Tag Archives: GeneralAssembly

Cooks in the Kitchen:   The UN Tinkers With its Menu of Structures for Ending Impunity, Dr.Robert Zuber

8 Nov

During this past week, as General Assembly committees finalized resolution text to send on to the full GA membership, the Security Council held its breath on Burundi, and preparations for the Paris Climate Conference sought appropriate levels of urgency, fond global aspirations were finding policy expression throughout the UN.

Many delegations now seek the means to elimination nuclear and other weapons of mass destruction from national arsenals.  They seek the means to address water crises, those related to drought and to restricted access.   They seek ways to promote adherence to a broadening base of human rights obligations, including a growing rejection of the death penalty, to ensure that access to these rights is as universal as the aspirations they contain.  Delegates seek to create peacekeeping operations and special political missions that work well in tandem, are fully transparent to membership, and can head off violence rather than merely address its aftermath. And they seek ways to ensure that coercive measures such as sanctions imposed by the UN Security Council are undertaken in a thoughtful, even-handed way that neither punishes the innocent nor subtly reinforces the political preferences of one or more Council members.

But perhaps the most pervasive aspiration is for an end to impunity for gross violations of international law, such as we see in Syria, Yemen, Central African Republic and other troubled venues. Perhaps no issue undermines the credibility of the UN quite like the perception that wrongdoers get away with wrongdoing to a degree that rank-and-file citizens cannot even imagine.  And yet, despite these challenges, there are few aspects of the UN’s work that are as intensely engaged at present as this one.

Simply put, the need to affirm principles of international law and to hold both state and non-state actors accountable to that law is pervasive and growing in importance within the UN.   As well it should be.   With all due regard for the mild hypocrisy embedded in the ways that we formulate the law and single out perpetrators to address by that same law, there is no more essential element to a healthy multi-lateral system than clear articulation and fulfillment of international principles that represent the standards by which we choose to live and conduct business.  Indeed, in the absence of such lived principles, it is unclear how we can ever find our way to a place of trust and confidence in the (at least) relative fairness of our international legal system.

Ending impunity is no abstract matter confined to states and the most egregious perpetrators of injustice.  From children “telling” on each other and barking at teachers who they believe have meted out punishment unfairly to the complex matters of jurisdiction and jurisprudence characterized by the International Court of Justice and other legal mechanisms, fairness is part of our cultural nomenclature. And regardless of where we fall on psychological standards of moral sophistication, or whether we posit some deity at the beginning or end of those standards, it is both inconceivable and even emotionally paralyzing that so much abusive and humiliating behavior remains unpunished in this world.  Many of us in this city bristle when we are “cut” in line or delayed by insensitive subway behavior.   What would then be our response to unaddressed crimes against humanity?   Surely we can find ways to apprehend and mete out justice to atrocity criminals at a higher rate than we incarcerate street level drug users or persons harassing subway riders with aggressive begging or “show time”?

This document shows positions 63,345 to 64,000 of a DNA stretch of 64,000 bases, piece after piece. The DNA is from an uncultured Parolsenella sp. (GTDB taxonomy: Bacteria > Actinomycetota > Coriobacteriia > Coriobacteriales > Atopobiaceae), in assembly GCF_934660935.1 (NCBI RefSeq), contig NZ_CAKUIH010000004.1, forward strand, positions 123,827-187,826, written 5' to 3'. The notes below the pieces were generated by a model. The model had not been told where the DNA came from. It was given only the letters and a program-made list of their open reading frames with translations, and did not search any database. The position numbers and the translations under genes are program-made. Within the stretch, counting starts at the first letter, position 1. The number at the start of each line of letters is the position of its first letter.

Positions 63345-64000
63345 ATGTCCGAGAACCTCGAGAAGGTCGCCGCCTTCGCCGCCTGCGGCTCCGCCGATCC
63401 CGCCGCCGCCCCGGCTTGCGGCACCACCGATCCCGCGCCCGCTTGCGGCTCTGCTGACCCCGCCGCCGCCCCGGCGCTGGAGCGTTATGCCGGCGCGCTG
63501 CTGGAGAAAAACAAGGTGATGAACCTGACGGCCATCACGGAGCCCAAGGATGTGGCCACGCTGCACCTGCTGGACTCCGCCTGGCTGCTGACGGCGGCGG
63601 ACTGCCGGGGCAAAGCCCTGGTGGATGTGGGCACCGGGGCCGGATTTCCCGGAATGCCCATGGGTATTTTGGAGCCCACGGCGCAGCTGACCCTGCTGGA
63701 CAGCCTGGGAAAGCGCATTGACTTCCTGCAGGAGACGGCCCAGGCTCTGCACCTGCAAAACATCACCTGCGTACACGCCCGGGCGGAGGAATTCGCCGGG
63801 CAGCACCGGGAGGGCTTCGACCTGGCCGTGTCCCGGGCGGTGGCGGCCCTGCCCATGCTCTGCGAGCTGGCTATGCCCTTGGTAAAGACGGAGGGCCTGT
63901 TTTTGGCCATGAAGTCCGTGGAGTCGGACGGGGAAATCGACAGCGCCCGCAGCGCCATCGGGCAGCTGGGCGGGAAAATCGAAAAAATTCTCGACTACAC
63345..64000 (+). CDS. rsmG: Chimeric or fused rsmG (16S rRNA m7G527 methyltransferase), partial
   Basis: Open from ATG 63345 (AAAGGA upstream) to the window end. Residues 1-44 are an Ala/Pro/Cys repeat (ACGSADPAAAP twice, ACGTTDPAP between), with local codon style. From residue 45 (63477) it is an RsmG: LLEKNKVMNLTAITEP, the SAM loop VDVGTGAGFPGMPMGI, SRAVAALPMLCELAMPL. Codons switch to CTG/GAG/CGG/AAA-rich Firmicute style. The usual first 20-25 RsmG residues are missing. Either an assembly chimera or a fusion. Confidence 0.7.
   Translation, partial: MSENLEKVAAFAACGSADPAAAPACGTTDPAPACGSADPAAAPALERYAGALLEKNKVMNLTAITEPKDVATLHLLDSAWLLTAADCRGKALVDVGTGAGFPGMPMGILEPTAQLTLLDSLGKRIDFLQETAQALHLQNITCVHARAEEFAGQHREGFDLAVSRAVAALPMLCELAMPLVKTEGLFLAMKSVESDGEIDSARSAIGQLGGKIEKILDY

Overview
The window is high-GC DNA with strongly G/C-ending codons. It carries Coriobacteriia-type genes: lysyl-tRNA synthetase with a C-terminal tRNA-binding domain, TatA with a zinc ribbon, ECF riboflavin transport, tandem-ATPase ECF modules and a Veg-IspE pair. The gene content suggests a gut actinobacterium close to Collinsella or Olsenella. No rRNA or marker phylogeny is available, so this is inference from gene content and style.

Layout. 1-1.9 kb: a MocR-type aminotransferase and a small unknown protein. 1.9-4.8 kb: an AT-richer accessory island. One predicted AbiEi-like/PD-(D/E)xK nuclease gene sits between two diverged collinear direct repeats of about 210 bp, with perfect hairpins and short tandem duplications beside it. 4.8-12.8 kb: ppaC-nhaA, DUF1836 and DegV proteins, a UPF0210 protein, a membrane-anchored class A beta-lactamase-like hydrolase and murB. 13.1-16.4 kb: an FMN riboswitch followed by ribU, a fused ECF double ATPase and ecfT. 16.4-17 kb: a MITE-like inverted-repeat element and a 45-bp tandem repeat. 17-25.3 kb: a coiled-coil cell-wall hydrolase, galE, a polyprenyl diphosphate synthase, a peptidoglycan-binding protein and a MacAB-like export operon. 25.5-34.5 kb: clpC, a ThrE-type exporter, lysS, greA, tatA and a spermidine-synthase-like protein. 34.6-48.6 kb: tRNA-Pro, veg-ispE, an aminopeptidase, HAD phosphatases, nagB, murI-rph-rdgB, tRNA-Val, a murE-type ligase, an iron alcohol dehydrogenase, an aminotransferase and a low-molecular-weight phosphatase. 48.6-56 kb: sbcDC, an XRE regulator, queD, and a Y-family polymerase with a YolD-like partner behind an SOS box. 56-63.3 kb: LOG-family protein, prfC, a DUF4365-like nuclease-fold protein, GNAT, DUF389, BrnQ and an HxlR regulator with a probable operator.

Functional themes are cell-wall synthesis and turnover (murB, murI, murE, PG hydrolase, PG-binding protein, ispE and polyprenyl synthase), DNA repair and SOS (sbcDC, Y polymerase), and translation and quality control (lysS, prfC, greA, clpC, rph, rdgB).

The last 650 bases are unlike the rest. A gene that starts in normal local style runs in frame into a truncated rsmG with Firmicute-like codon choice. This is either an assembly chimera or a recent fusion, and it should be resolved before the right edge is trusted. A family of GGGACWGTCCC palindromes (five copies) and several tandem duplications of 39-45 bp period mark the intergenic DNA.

Surely we can.  For three consecutive days this week, the UN engaged the question of the institutional forms best suited to help the international community identify, address and ultimately eliminate impunity for gross abuses.   On Wednesday, Spain and Romania hosted an event to explore challenges related to the formation of an International Court against Terrorism.

Spain’s Ambassador Oyarzun has taken considerable leadership (with Lithuania and Malaysia) on terrorism issues within the Security Council. Here he noted that his interest in this court arises out of a belief that terrorism constitutes the largest threat to the civilized world, and that states seeking to prosecute terrorist acts and end impunity once and for all could use the type of assistance that such a court could provide.  For his part, the Romanian Director General for Legal Affairs noted some of the specific challenges of such a proposed mechanism, including stable funding and what he termed “legitimacy” — by which he might have been referring to the proposed Court itself in some combination with its Council authorizers.  He might also have done well to highlight the still-vague definitions of “terrorist” that are sufficient for political purposes but still falling short on actionable legal consensus.

In another conference room on Friday, the General Assembly’s Sixth Committee was also “cooking in the kitchen” of structures to promote international law and end impunity for gross crimes.   Mention was made on numerous occasions of an initiative, mostly notably ascribed to Belgium, to draft a treaty to deter and address crimes against humanity, with a special focus (as highlighted by the Netherlands) on improving extradition and prosecutorial arrangements. And while some states, including Singapore, sensibly urged caution in “rushing ahead” to endorse such a treaty without sufficient regard for how it might impact existing legal mechanisms to address mass atrocities, there was general agreement in the room that such a treaty process deserved additional diplomatic attention.  Indeed, most states fully aligned with Mexico’s assertion that “there must be no derogation” regarding the prohibition against crimes against humanity.